New IFAs will be expected to pass a core examination in advice skills if they are to fit into the ne...
New IFAs will be expected to pass a core examination in advice skills if they are to fit into the new Training and Competence regime which comes into force next year.
On top of that, they have to pass examinations in retirement planning, protection, investments and risks, and financial environment regulation and ethics.
This comes as the Skill Council for Financial Services today launched the new standards framework for financial services, which the government hopes will raise the level of skills, qualifications and standards within the financial advice sector.
The standards framework outlines (on the attached PDF) three-tiers of education requirements. At the top are international standards for financial planning, whereas foundation skills can be found at the bottom.
In between these two tiers are the bracket where most IFAs are expected to fit into. Alongside the five examinations an adviser HAS to take, they can also choose between another 12 specialists subjects such as taxation planning and securities etc.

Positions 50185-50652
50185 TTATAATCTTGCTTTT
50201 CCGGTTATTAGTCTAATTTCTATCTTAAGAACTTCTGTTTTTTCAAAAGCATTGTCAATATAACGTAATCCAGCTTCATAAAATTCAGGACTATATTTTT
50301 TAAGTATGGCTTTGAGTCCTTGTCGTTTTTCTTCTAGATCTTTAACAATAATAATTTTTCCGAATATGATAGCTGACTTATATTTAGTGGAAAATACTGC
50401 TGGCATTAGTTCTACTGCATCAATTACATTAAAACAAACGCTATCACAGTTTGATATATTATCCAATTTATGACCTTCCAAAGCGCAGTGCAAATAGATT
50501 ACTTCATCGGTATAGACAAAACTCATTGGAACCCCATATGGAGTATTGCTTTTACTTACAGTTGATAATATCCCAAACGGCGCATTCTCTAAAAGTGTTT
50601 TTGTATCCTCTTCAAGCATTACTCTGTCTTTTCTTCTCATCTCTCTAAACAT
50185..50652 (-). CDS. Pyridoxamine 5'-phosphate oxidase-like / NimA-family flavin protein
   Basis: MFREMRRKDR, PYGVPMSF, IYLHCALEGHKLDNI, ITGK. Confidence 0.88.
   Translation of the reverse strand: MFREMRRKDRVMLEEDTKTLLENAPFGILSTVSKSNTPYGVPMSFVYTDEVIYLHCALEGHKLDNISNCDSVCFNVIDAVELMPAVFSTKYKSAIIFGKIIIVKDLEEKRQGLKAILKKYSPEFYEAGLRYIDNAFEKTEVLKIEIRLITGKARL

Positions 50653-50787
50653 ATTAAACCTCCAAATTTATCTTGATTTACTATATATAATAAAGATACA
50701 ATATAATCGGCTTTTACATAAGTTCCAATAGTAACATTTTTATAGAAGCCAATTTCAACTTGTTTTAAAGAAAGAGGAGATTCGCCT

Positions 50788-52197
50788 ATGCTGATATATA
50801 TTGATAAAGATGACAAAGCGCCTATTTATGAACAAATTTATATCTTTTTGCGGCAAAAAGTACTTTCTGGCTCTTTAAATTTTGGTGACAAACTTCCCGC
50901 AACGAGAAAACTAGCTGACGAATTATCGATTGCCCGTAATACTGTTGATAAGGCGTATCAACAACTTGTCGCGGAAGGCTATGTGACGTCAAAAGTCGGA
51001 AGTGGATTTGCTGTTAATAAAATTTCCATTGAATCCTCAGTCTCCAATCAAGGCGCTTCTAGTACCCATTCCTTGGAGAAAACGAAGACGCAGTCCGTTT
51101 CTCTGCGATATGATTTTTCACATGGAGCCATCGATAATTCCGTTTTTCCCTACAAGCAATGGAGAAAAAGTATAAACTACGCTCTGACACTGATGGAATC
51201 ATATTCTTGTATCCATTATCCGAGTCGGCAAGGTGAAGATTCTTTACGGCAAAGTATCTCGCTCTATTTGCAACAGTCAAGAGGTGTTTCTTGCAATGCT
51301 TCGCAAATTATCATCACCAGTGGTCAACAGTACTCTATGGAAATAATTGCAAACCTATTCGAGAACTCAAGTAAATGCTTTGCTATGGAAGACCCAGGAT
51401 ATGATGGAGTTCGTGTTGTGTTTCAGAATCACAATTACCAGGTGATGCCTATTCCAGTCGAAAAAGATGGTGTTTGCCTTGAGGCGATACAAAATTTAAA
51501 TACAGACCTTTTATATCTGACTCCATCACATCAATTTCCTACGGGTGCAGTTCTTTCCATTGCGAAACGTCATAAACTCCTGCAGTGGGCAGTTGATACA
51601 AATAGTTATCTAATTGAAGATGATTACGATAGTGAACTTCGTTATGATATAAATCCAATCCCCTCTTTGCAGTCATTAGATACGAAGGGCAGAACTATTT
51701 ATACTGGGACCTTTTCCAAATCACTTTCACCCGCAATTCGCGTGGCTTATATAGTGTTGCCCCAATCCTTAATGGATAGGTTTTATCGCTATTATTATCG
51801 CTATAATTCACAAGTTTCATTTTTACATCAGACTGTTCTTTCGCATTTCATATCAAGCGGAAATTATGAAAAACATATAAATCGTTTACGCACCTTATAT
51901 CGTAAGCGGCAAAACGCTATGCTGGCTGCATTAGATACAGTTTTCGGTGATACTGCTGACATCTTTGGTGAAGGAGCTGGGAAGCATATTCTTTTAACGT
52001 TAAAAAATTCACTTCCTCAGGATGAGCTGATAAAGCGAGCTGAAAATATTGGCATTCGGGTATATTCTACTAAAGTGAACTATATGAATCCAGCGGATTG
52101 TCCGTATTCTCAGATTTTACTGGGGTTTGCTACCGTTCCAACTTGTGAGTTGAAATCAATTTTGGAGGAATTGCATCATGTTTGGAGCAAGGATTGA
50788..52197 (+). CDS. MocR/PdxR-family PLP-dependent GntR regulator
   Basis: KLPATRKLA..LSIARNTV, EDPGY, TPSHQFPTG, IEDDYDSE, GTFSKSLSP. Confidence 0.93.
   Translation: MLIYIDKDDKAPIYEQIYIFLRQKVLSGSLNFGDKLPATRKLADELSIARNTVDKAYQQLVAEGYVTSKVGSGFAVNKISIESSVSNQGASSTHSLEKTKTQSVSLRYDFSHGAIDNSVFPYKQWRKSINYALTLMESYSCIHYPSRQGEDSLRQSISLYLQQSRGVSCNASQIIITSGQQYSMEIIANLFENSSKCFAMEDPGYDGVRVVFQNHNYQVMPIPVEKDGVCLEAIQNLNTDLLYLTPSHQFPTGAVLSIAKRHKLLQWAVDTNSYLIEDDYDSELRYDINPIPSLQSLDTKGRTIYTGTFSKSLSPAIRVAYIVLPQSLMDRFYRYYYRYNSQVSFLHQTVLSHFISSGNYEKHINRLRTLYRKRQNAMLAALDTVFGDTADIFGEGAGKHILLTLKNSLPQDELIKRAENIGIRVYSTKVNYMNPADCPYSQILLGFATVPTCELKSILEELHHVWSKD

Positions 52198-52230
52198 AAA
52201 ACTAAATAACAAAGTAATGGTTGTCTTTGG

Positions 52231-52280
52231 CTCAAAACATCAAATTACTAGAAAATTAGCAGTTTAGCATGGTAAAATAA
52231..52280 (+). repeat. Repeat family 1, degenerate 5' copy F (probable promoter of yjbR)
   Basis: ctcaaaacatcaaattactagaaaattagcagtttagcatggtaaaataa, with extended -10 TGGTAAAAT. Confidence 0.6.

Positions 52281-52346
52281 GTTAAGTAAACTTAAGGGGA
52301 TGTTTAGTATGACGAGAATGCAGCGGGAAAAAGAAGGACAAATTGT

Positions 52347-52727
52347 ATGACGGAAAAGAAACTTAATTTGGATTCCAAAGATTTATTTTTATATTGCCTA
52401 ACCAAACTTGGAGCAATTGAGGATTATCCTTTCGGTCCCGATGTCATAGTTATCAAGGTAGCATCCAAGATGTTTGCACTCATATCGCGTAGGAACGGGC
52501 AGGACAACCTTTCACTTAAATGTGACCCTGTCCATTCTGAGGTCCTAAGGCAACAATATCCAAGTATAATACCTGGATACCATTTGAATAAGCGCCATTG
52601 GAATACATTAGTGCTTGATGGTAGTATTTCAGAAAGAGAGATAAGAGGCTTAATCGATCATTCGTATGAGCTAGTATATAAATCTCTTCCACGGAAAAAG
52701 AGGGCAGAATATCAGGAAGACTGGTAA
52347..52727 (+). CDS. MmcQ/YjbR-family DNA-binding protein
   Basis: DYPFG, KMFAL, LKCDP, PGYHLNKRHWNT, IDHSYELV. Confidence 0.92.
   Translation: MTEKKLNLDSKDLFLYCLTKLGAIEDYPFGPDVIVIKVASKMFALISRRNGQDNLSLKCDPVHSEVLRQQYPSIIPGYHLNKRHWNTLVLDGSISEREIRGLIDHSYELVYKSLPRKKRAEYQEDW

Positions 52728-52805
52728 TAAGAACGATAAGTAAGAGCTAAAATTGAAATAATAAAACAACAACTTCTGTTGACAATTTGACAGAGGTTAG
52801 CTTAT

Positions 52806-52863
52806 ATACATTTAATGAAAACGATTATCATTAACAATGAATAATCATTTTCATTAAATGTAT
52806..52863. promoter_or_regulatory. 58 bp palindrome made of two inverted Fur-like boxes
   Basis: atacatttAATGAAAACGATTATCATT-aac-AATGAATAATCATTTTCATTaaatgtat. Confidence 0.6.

In addition to these tiers, an extra level is also added at the bottom for introduction to financial services, mostly aimed at back office and support staff roles. This 'foundation course' can also be used for consumer education, for people selling Sandler products as well as for schools and colleges.
Tiers of financial advice exams under the new examinations regime are not as simple to understand as many advisers might hope, as the original formula has changed shape to reflect the way modules are designed to interlock, as the diagram below shows.
"Core" financial advice modules - shown in green - are seen as Level 3 and level 4 modules, even though they effectively sit in the 2nd tier of advice standards.
The "ISO" standard module does not specify content at this stage, but is shown as an attachment to the basic "advice skills" requirements.
Floating boxed modules to the left and right of the main exams are seen as specialist areas which an adviser or their employer must study if they wish to cover these streams of advice.
(A full colour version of this diagram is attached by clicking thru the right-hand link.)
Chief executive of the SCFS David Jackman says: "We are developing a standards framework in an international context to raise skill levels across the industry and the contributions of our partners in the process are critical to boost the performance and competitiveness of UK Plc."
Together with the National Learning and Skills Council (NLSC), the SCFS also drafts a "road map" for when the different phases are going to be introduced.
This map indicates that exams will be running already by mid-2004.
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